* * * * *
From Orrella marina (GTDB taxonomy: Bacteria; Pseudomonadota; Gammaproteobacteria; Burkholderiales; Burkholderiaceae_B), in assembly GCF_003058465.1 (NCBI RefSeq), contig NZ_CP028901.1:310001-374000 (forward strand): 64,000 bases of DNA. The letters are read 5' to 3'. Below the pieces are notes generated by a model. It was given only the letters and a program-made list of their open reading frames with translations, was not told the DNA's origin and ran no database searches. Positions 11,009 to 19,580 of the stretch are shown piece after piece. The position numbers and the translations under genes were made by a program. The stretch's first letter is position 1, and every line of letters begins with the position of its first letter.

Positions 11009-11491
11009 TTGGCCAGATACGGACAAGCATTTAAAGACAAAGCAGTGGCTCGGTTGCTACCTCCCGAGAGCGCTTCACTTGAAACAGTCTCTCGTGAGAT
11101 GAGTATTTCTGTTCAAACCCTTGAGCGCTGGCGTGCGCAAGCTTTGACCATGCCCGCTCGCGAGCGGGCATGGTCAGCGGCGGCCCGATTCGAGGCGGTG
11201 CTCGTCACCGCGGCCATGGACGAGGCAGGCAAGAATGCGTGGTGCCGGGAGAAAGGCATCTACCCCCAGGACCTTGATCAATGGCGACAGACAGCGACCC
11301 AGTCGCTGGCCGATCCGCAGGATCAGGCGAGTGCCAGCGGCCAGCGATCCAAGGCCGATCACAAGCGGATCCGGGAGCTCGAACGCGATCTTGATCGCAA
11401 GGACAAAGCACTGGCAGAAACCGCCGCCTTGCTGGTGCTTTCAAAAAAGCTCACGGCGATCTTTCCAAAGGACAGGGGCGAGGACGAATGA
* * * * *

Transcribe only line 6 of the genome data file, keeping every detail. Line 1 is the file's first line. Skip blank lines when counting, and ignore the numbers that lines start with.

11301 AGTCGCTGGCCGATCCGCAGGATCAGGCGAGTGCCAGCGGCCAGCGATCCAAGGCCGATCACAAGCGGATCCGGGAGCTCGAACGCGATCTTGATCGCAA